Campaigners have called for concerted action to improve awareness and treatment of a sleep disorder which plagues thousands of people.
Sleep disorders are on the increase
The Sleep Apnoea Bill was launched at the House of Commons on Tuesday by Labour MP Alice Mahon.
It calls for a review of clinical practice, and better access to diagnostic and treatment facilities.
Sleep apnoea is common among obese people, and is set to become more widespread as obesity levels rise.
The new Bill, drafted by the Commons Working Group on Sleep Disorders, says a greater focus is needed tackle sleep apnoea.
It says primary care trusts must give the problem a greater priority.
And it calls on the NHS watchdog, the National Institute for Clinical Excellence (NICE) to review the current standard of available care.
It is estimated that sleep disorders currently affect 770,000 people in the UK.
Approximately two thirds of obstructive sleep apnoea (OSA) sufferers are overweight.
The condition is caused by the back of the throat repeatedly collapsing during sleep, making breathing impossible.
Professor John Stradling, an expert in respiratory medicine, said sleep disorders were not currently covered by Department of Health guidelines.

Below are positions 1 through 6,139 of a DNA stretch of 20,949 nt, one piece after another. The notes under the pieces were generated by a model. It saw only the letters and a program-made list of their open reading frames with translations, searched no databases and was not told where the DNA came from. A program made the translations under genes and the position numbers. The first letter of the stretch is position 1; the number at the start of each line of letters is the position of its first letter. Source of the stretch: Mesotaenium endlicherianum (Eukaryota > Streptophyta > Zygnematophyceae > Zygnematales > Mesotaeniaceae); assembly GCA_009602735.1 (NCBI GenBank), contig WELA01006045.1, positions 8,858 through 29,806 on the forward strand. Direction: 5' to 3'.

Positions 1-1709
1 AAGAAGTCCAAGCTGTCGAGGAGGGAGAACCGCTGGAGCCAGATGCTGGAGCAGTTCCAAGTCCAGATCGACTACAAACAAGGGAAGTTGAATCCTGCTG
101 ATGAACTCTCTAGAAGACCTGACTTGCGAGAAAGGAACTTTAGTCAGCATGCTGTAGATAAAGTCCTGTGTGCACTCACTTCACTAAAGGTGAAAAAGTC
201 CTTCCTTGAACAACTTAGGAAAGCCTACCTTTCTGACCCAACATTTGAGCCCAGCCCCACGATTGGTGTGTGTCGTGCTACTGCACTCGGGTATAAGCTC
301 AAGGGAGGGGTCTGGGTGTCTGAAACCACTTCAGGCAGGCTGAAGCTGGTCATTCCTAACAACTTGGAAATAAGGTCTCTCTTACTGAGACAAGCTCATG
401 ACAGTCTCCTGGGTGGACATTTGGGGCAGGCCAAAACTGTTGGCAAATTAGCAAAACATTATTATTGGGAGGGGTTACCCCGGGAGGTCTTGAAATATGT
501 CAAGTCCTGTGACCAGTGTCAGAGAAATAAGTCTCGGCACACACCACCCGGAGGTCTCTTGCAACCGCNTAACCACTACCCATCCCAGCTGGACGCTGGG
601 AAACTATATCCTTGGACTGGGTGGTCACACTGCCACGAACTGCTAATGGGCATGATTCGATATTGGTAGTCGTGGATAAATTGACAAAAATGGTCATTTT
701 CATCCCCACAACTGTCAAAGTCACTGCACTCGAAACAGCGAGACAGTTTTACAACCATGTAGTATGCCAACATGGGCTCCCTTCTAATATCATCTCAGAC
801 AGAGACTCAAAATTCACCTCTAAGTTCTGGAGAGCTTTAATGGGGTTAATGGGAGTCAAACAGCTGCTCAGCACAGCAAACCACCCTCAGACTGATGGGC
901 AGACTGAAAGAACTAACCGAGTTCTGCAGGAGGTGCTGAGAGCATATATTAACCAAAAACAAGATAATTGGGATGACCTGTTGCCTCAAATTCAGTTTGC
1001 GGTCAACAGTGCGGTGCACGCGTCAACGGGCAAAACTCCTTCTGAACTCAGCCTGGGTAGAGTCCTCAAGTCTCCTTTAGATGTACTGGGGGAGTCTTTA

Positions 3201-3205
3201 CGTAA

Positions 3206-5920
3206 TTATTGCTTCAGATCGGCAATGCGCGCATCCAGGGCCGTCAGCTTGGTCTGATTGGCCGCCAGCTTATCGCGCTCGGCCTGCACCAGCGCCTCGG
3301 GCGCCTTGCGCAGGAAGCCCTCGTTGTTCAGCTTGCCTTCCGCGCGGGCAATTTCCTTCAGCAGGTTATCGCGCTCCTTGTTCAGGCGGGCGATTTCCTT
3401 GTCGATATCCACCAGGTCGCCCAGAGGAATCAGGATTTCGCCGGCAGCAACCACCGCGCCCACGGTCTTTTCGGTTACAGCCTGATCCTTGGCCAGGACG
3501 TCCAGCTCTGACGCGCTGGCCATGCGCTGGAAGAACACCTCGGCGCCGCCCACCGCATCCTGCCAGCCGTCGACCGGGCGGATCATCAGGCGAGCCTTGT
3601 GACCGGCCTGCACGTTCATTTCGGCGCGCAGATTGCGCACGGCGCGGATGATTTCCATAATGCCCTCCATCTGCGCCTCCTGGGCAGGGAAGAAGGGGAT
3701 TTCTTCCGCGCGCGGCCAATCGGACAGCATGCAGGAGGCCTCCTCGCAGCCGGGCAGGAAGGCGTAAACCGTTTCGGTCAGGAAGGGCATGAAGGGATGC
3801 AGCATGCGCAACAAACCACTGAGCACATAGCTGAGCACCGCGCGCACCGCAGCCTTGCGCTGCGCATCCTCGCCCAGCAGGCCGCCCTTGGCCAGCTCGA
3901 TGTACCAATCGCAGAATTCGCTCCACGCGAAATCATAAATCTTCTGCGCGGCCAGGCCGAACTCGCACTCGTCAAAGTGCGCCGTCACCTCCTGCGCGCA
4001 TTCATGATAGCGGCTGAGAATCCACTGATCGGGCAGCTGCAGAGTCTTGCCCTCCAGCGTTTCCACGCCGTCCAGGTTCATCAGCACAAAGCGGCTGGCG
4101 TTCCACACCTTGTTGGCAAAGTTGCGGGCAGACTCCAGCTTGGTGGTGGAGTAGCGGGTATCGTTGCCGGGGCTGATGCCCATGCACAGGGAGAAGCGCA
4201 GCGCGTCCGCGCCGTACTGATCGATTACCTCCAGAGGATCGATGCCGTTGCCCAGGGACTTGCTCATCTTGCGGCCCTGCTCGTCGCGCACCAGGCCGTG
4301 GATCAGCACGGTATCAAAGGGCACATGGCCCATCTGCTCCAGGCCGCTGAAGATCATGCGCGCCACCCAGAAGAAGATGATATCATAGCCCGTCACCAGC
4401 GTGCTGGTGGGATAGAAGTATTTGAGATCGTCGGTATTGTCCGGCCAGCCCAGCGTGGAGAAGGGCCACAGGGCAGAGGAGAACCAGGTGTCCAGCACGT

He said this meant that some primary care trusts had failed to commission important services.
Ms Mahon said: "Sleep disorders have a huge effect on thousands of people's lives.
"The excessive daytime sleepiness can result in road accidents, accidents at work and in sufferers losing their jobs.
"Failure to address this issue smacks of short-termism.
"Effective diagnosis and treatment would save the Chancellor millions and save patients and victims of accidents a great deal of unnecessary suffering."
Frank Govan, chairman of the Sleep Apnoea Trust, said: "Tens of thousands of people suffer from a sleep disorder, but do not realise their symptoms can be treated.
"Without proper diagnosis and treatment, their personal relationships and their careers are in constant jeopardy.
"We can improve the lives of these sufferers by increasing the provision of sleep services at a very modest cost."
Professor Andrew Peacock, of the British Thoracic Society, said: "A chronic lack of lung specialists and 'diagnostic sleep centres' in the UK is currently hampering fast referrals for diagnosis and treatment.
"Also provision for investigation and treatment of OSA is one of the worst examples of postcode prescribing, since some Primary Care Trusts fail to recognise it as a problem - indeed, recent BTS research shows that sleep disease sufferers have to wait eight years to get their symptoms checked out."